I use clear spruce on all interior parts of our wood prams. I would use the ash for gunwales but not for anything that will be that close to water. Also, if you use ash make sure it's eastern ash not western (swamp) ash. It DOES make a difference. My .02
I would not use ash for the chines or chine battens. Good white ash is certainly strong enough, and bends well, but will take up water and is not very rot resistant. White oak would be a much better choice for these parts.
Keith Steele used to build drift boats on the McKenzie River in Oregon. He used Port Orford cedar for chines and sheer. I think Port Orford is stronger by weight than our red cedar. I would think your white cedar is suitable, altho I know nothing about its strength to weight ratio. A nice piece of Honduran mahogany makes a nice stem piece.
I scarfed ash for sheer on my canoe once and had trouble getting one of the joints to stay. I eventually replaced them with long pieces of spruce I was able to get, and they're still on the canoe.
White cedar is strong for its weight. But it's very light, and very soft. I would stay with a good hardwood for the chines and chine battens. And for the stem piece.
Long, clear spruce should still be available in Maine -- check with some of the traditional canoe builders. If you really wanted to avoid hardwood for the rails, spruce would be a better bet than the white cedar.
In traditional canoe building, white cedar is mainly used for the ribs -- it bends well. Rails may be hardwood for durability or spruce for lighter weight. Canoes are often seen with hardwood outer rails, and inner rails of spruce.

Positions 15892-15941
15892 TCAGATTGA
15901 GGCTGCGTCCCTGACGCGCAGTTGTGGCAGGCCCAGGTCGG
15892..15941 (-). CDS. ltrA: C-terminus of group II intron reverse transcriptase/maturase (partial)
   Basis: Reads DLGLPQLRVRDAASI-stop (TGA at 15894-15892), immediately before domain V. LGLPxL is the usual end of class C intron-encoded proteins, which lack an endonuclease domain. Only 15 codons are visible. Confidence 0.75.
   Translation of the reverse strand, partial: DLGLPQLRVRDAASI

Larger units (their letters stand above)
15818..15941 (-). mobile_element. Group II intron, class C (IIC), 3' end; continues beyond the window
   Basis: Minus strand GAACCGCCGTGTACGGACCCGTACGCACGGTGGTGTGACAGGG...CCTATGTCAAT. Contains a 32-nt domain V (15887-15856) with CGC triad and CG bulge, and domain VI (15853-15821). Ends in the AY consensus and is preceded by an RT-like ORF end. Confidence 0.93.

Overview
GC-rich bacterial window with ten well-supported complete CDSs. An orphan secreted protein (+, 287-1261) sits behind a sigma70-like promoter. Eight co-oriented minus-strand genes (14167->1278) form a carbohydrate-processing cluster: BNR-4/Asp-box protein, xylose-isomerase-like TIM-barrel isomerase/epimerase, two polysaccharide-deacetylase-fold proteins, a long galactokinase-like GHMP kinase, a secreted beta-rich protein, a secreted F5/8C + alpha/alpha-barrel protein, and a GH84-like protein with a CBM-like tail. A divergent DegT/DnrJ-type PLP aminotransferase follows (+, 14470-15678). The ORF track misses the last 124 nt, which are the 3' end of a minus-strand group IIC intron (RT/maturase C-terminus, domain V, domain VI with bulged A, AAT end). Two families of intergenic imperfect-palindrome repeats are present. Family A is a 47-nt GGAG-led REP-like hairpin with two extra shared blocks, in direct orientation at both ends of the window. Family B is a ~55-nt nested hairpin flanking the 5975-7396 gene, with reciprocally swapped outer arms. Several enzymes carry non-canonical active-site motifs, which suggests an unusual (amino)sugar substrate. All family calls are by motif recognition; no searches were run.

To get your questions about the right woods for your drift boat answered by an expert, contact Professor Richard Jagels at the University of Maine. He wrote (still writes?) the Wood Technology section for Wooden Boat magazine.
Professor of Forest Biology
128 Nutting Hall Orono, ME 04469-5755
(207) 581-2884 [email protected]
Many Good posts here with sound advice. Something a little out of the box but quite appropriate would be Tulip Poplar. Should be available in long lengths on the east coast and has very impressive properties.
Google Robb White, he has written extensively regarding this (although, sadly he died unexpectedly a couple of years ago) and his website can help. I think if you read his work you may consider this unconventional species a good solution. It bends very well, has good rot resistance and is quite plentiful.
Dr. Jagels would be considered authoritative in every regard.
P.S. Robb White work is thoroughly entertaining, Maybe the John Gierach of wooden boats.